On appeal, the TTAB acknowledged substantial differences between the two marks in terms of appearance and sound, but noted, “[E]quivalency in meaning or connotation can outweigh the differences in marks.” [Decision, at p. 8]. Thus, the TTAB undertook a review of the examining attorney’s application of the doctrine of foreign equivalents.

At the outset, the TTAB noted that the doctrine is “not absolute” and “should be viewed merely as a guideline.” [Id., at pp. 8-9]. Further, the TTAB cautioned that examining attorneys should apply the doctrine “only when: (1) the relevant English translation is direct and literal and there is no contradictory evidence establishing another relevant meaning … and (2) “it is likely that the ordinary American purchaser would ‘stop and translate [the word] into its English equivalent.’” [Id.]. That said, the TTAB stated that the “ordinary American purchaser” includes “all American purchasers, including those proficient in a non-English who would ordinarily be expected to translate words into English.” [Id., at p. 9].

In support of the refusal of registration, the examining attorney submitted a webpage from an online language dictionary showing that the word “toro”, in Spanish, translates to “bull”, in English. Further, she provided a second webpage from the same website purportedly showing that the adjective “salao”, in Spanish, translates to “salty”, in English.  [Id., at p. 10].  The examining attorney’s  evidence relating to the term “salao”, however, consisted solely of two blog posts providing differing opinions on the possible meaning of “salao”, depending on the context in which the speaker used the word. [Id., at pp. 10-11]. Accordingly, the TTAB ultimately found that “there is no clear single translation and connotation provided for the term SALAO.” [Id., at p. 11].

In ruling the doctrine foreign doctrine equivalents in applicable, the TTAB stated:

Although “we have routinely applied the doctrine of foreign equivalents to Spanish language marks,” … the absence of any actual dictionary translation from a recognized source for this common language raises some doubt as to whether “salty” is a direct and literal translation of SALAO. Moreover, according to the Cambridge and Collins dictionaries, the direct translation of “salty” from English to Spanish and vice-versa is “salado.”

[Id., at pp. 11-12 (internal citations omitted) (emphasis added)].

Having ruled the doctrine of foreign equivalents inapplicable, the TTAB reversed the examining attorney’s refusal registration, finding that significant differences in overall appearance, sound, connotation, and commercial impression strongly supported a finding of no likelihood of confusion between the marks. [Id., at p. 12].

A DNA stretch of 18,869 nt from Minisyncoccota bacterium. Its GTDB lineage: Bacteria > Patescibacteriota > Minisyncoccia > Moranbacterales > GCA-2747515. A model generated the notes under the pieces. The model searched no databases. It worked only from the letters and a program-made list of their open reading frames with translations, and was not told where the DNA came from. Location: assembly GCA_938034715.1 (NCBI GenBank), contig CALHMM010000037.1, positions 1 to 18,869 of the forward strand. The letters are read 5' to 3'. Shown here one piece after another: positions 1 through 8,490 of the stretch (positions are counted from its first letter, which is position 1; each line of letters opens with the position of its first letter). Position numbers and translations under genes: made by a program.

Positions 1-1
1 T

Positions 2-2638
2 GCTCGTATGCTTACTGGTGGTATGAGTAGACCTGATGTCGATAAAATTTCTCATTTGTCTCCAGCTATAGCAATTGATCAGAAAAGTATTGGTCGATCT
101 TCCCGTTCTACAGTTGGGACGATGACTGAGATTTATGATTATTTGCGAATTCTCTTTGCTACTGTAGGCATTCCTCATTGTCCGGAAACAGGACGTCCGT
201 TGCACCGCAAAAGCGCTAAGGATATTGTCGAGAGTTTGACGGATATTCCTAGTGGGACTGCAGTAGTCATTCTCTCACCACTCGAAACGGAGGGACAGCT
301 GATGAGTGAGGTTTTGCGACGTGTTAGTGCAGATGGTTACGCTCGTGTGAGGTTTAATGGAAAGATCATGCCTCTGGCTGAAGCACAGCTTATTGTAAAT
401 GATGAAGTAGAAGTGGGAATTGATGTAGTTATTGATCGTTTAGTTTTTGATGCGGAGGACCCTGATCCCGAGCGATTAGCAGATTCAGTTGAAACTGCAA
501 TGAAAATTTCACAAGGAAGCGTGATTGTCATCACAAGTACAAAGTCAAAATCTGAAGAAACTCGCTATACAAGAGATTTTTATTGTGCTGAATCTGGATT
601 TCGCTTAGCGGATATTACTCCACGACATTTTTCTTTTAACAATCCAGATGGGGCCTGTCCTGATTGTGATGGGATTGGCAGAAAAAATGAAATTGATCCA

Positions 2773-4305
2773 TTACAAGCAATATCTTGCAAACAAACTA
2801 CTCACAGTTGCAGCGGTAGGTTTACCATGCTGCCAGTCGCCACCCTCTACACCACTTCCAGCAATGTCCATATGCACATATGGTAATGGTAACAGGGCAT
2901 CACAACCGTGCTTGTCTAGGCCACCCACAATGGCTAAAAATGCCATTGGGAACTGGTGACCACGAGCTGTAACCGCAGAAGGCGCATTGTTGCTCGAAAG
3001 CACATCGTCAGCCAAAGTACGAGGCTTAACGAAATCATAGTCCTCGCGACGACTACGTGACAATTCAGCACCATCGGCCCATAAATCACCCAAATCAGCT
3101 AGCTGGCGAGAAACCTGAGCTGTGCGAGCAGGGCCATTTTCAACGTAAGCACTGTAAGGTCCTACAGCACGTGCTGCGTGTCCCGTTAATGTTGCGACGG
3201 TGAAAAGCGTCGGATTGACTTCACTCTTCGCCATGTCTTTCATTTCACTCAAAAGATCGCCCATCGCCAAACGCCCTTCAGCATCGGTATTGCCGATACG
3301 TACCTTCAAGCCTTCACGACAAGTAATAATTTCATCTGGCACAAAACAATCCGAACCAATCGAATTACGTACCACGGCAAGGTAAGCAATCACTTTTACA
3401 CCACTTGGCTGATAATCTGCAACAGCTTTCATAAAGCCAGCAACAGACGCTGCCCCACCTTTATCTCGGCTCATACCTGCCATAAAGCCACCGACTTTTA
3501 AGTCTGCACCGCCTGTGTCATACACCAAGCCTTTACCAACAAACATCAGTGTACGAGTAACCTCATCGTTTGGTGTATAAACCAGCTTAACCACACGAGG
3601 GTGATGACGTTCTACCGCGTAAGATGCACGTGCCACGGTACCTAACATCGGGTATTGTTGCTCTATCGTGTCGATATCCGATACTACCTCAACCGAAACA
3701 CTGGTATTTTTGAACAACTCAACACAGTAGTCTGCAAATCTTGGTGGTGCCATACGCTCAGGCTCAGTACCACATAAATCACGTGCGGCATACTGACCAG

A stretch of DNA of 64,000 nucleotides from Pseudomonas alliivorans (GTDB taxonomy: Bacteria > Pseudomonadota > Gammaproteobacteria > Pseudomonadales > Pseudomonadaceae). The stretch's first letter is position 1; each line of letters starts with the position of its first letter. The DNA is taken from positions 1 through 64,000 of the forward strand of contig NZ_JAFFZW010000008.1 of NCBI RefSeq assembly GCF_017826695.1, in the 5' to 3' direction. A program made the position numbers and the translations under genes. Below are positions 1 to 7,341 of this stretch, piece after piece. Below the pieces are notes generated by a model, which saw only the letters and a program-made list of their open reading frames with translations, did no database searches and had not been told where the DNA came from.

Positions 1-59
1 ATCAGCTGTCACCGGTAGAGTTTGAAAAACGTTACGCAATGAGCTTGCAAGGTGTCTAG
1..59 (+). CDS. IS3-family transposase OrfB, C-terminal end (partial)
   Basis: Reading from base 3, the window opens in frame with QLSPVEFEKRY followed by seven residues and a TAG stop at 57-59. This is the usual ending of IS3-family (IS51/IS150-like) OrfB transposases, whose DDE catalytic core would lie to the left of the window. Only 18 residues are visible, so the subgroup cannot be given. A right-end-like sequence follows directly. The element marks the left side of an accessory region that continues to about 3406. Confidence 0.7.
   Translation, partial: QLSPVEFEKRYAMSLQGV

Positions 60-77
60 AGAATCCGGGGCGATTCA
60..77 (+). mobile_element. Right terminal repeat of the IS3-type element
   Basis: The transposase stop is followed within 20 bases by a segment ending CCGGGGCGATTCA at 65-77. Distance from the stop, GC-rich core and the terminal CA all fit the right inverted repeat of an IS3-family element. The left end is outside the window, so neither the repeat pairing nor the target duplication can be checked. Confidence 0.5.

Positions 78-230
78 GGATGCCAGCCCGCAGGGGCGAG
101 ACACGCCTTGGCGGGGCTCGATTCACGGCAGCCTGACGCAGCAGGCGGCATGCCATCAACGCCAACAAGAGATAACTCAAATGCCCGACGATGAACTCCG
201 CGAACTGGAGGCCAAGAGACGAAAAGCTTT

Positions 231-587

Earlier this month, the Trademark Trial & Appeal Board (TTAB) issued a  precedential ruling that the term “Gruyere” for cheese is generic.  In 2015, Swiss and French industry groups sought a certification mark for the term, arguing that the mark certifies that the cheese is from the Gruyere region of Switzerland and France.  The U.S. Dairy Export Council and other American groups filed notices of opposition, arguing that Gruyere is a generic term.  In its ruling, although noting that the term Gruyere derives from a geographic region in Switzerland, has been made in France for hundreds of years, and had been given a protected designation recognized by the European Union, the Board sided against the Swiss and French industry groups.

The Board applied the following genericness test: (1) what is the genus of goods or services at issue, and (2) does the relevant public understand the designation primarily to refer to that genus of goods or services?  Utilizing that test, and relying on various pieces of evidence, the Board determined that the genus of goods is cheese and that consumers of cheese understand Gruyere to refer to a category of cheese that is not limited to a specific geographic region but rather can come from anywhere.  As such, the Board found the term generic and ineligible for protection as a trademark.

The Board’s ruling means that Swiss and French industry groups will not be able to police use of the term Gruyere by American companies, absent a reversal on appeal or different outcome in district court. It could also have future implications on other similar food or beverage names involving a geographic region where the name has become genericized.